Civil Libertarians Wrong to Fear Biometrics
Civil libertarians are wrong to fear facial recognition and other biometric identity technologies. But, they will fundamentally change the way we must think about privacy and could have very negative consequences for democracy if not regulated correctly, said constitutional law professor Jonathan Turley, George Washington University, at the AFCEA International Federal Identity Forum and Expo in Tampa, Florida.
Facial recognition “is perfectly suited to blow privacy law to pieces,” Turley told the audience in his closing keynote.
He said his message to his fellow civil libertarians was, “We are going to lose this battle if we fight on conventional privacy grounds, I am 100 percent confident of that.” He compared the civil liberties movement to generals fighting the last war and predicted they would lose.
The main reasons, he said, were connected with the historical origins of the right to privacy in the United States.
“Usually from a privacy standpoint, most of our doctrines, and certainly the constitution itself, is designed to deal with the threat from the government...The greatest threat with biometrics is coming from...private products, commercial products,” he said.
Moreover, the case which he called “the foundation of privacy law in this country,” Katz vs. United States, restricted surveillance based on the doctrine that the government couldn’t violate citizens’ “reasonable expectations” of privacy.
But that doctrine created a “downward and rather ruinous” spiral, he said. “If reasonable expectations fall, government authority, ability rises. As government authority and ability rises, reasonable expectations fall,” Turley explained.
Biometric identity techniques weren’t new when Katz was decided, he pointed out, but there had been a technological “quantum leap” in recent years, which meant they could now be deployed on a mass scale. “Much of what we relied upon in the privacy community was the technological barrier to being able to spy on a lot of people at the same time,” he said. “That barrier has collapsed.”
And the U.S. should not look to Europe for a different approach, he argued, because the EU relies on the principle of consent. “And this is the rub: Consent will be given … The public wants the products … Most people in the world are readily consenting to having their facial identities used in products,” said Turley.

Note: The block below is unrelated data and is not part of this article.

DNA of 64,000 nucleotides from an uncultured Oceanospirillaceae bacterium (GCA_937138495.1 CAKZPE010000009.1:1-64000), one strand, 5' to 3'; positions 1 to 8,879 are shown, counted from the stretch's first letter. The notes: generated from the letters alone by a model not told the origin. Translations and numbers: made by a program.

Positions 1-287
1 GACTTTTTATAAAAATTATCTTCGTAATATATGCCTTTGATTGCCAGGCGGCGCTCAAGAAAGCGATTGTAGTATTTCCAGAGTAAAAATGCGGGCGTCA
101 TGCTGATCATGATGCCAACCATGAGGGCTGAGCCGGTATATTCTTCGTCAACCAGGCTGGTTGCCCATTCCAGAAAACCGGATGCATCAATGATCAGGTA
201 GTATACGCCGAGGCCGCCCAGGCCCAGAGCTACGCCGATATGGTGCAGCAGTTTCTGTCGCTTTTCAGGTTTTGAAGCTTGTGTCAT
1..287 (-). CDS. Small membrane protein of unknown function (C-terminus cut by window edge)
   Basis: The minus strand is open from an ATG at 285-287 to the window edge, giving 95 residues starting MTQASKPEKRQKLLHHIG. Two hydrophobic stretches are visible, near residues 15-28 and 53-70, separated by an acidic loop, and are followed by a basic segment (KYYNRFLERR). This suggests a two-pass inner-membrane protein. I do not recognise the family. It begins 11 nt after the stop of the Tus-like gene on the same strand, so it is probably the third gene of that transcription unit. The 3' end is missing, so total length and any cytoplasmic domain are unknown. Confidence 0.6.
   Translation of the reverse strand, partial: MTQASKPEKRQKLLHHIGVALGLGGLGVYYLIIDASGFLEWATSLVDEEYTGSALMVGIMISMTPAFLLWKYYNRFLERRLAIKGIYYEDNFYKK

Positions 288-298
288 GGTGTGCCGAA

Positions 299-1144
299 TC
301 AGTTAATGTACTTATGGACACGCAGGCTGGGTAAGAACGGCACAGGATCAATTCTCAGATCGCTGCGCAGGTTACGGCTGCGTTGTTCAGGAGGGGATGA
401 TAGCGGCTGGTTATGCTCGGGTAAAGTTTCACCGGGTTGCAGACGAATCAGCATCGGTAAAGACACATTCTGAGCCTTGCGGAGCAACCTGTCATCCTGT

Nor should civil libertarians regard the use of face recognition by law enforcement as somehow “evil,” he added. “I don’t like the old system” that facial recognition is replacing, he said. As a trained defense lawyer, “I don’t like eyeballing for identification.” For decades, Turley said, he had fought cases based on police officer identification of a suspect. “The error rate is huge,” he stated, arguing that you would get fewer false or mistaken arrests and prosecutions based on accurate facial matching by new technologies.
“If you give me a 99 percent accuracy rate, I’m not going to reject it. I’m going to regulate it. I’m going to make sure it’s used correctly,” Turley said.
And privacy was the wrong approach to that regulation. “That dog doesn’t hunt,” he said.
Civil libertarians should start by deciding what they want to protect. “We can’t protect anonymity, because there is no anonymity, and the public doesn’t want anonymity,” Turley said, adding, “We don’t live in an anonymous world, we live in a nonymous one"— i.e. a world where everyone’s identity is known.
“What we need to protect is democratic values,” Turley said. “The objective has to be to assure citizens that even though they live in a nonymous world...they are still protected in their public movements and associations,” the professor added. Only that would avoid the chilling effect that would otherwise flow from the growing ubiquity of facial recognition and surveillance tools.
“We have to find ways of obscuring some information [about citizens] to protect the values we’re trying to protect,” Turley concluded. “We’re still going to be in a fishbowl society, but we can obscure the fish.”